* A bunch of special episodes in Season 4 of ''Series/RobotWars'' included a celebrity edition where celebrities were added to roboteer teams from that season, the celebrities had to operate the robot for a whole minute before having the option of handing it over to the actual team.
** At the end of 2016, after the success of the first revived series, two Christmas-themed celebrity episodes were recorded at the same time they were shooting the upcoming 2017 series. The event was taken much more seriously this time[[note]]the previous one in Series 4 had basically been one big joke event[[/note]], with the celebrities being assisted by veteran roboteers to build their own machines, which they were expected to drive against each other for the entire tournament. Each episode was its own separate mini-tournament, resulting in 2 surprisingly legit champion machines being crowned: Arena Cleaner and Kadeena Machina.
* ''Series/TheWeakestLink'' has had a few of these in (at least) both the UK and US versions.
** The Hip-Hop episode of the NBC run Young MC shamelessly flirting with Anne, Nate Dogg laying waste to geography questions and mocking Da Brat at every turn, Reverend Run's NiceHat...what more do you need?
** The Wrestling/{{WWE}} themed episode of the Creator/{{NBC}} version, which was hilarious because almost everyone remained completely [[{{Kayfabe}} in character]] for the entire show, leading to such brilliant moments as Wrestling/TripleH refusing to vote out Wrestling/StephanieMcMahon who was at the time (in the strictest sense) his boss (as well as his wife) and Wrestling/TheBigShow towering over Anne when he was eliminated.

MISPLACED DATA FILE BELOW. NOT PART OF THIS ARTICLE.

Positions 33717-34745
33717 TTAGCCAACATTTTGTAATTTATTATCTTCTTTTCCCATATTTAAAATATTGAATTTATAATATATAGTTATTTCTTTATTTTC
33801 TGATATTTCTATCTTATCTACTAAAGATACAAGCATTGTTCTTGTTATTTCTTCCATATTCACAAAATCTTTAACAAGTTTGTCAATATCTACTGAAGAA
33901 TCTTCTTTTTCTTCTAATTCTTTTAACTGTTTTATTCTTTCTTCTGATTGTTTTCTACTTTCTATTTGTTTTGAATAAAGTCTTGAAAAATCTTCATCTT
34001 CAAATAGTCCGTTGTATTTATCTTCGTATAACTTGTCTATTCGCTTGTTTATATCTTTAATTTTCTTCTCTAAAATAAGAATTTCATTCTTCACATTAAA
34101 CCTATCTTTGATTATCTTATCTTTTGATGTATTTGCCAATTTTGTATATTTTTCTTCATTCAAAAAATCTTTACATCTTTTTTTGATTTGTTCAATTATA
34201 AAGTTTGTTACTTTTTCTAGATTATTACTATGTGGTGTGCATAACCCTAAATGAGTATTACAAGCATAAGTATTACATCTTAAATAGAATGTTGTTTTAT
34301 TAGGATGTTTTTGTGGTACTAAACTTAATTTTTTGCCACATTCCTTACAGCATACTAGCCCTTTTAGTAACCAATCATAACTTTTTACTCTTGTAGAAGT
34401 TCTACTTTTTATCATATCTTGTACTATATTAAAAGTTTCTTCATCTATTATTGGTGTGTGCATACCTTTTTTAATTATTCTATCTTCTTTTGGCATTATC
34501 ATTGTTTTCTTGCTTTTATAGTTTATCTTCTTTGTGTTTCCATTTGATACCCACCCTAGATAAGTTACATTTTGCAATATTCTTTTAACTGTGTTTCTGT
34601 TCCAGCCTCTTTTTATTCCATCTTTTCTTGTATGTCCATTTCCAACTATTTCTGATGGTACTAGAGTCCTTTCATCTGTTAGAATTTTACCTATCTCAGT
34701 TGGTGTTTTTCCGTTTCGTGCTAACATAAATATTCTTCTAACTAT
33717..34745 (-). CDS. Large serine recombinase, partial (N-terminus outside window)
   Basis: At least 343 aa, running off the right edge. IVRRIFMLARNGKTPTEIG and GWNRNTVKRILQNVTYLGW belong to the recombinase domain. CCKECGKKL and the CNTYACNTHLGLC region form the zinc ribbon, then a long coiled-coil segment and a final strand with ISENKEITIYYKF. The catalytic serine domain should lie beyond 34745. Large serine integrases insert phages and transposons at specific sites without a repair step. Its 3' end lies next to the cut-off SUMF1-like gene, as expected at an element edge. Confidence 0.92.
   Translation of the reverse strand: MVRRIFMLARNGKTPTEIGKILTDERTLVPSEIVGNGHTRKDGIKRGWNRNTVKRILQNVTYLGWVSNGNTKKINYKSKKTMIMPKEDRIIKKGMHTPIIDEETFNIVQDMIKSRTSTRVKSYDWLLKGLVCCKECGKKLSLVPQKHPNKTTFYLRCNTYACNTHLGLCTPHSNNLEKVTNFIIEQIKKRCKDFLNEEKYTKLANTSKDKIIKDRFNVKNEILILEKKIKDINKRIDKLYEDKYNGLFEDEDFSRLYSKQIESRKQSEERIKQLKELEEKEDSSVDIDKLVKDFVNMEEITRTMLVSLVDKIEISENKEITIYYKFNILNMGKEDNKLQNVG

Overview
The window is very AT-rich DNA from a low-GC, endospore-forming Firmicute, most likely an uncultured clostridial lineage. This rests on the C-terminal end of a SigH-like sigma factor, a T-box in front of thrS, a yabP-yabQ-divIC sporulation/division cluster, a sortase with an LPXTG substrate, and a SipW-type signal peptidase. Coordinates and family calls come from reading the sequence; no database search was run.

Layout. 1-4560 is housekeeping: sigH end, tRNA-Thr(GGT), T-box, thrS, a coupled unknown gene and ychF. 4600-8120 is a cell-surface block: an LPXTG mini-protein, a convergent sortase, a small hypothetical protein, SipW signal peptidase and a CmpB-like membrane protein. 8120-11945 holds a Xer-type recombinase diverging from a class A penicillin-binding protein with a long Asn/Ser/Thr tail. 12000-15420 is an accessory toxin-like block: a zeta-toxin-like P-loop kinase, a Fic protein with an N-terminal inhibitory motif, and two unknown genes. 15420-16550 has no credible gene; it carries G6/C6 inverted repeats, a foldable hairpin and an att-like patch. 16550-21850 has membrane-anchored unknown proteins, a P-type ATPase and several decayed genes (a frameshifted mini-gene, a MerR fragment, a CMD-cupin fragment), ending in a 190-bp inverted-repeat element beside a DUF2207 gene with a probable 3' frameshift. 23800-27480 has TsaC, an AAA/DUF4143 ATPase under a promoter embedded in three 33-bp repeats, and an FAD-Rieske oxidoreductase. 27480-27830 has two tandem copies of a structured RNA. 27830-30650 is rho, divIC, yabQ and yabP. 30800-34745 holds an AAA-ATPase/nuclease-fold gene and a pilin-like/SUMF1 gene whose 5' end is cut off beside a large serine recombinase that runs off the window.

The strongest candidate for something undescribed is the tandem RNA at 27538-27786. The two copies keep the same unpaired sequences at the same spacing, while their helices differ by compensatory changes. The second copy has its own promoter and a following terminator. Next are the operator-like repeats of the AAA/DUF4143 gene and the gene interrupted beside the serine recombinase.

*** The other WWE episode was just as hilarious if not more so. At one point, Wrestling/StoneColdSteveAustin refused to vote out Debra, saying he couldn't vote out his wife. Later that episode, Bubba Ray Dudley cited the same reason for refusing to vote out his tag team partner D-Von.
** Another NBC episode had cast members from the various series of ''Franchise/StarTrek'' playing.
** One of the more memorable in the UK was the 2007 ''Series/DoctorWho'' edition where the contestants included John Barrowman (Captain Jack), Noel Clarke (Mickey Smith), David Tennant (the Tenth Doctor), Camille Coduri (Jackie Tyler), Nicholas Briggs (voice of the Daleks and Cybermen, among others), and the K9 prop, [[CharacterAsHimself credited as himself]] and the first voted off due to worries about the machine's stability. The Anne Droid from [[Recap/DoctorWhoS27E12BadWolf "Bad Wolf"]] (2005) appeared at the beginning, reciting the opening spiel before the real Anne unplugged it.
* During the 1990s, ''Series/WheelOfFortune'' played this straight. (Creator/DaveBarry wrote a column about his appearance.) In the 2000s, they occasionally tried a variant where each team consisted of a celebrity ''and'' a contestant; the game was played normally, with the contestant earning cash and trips as usual while the celeb had an identical amount donated to a charity. Celebrities have not played on ''Wheel'' since late 2007, however.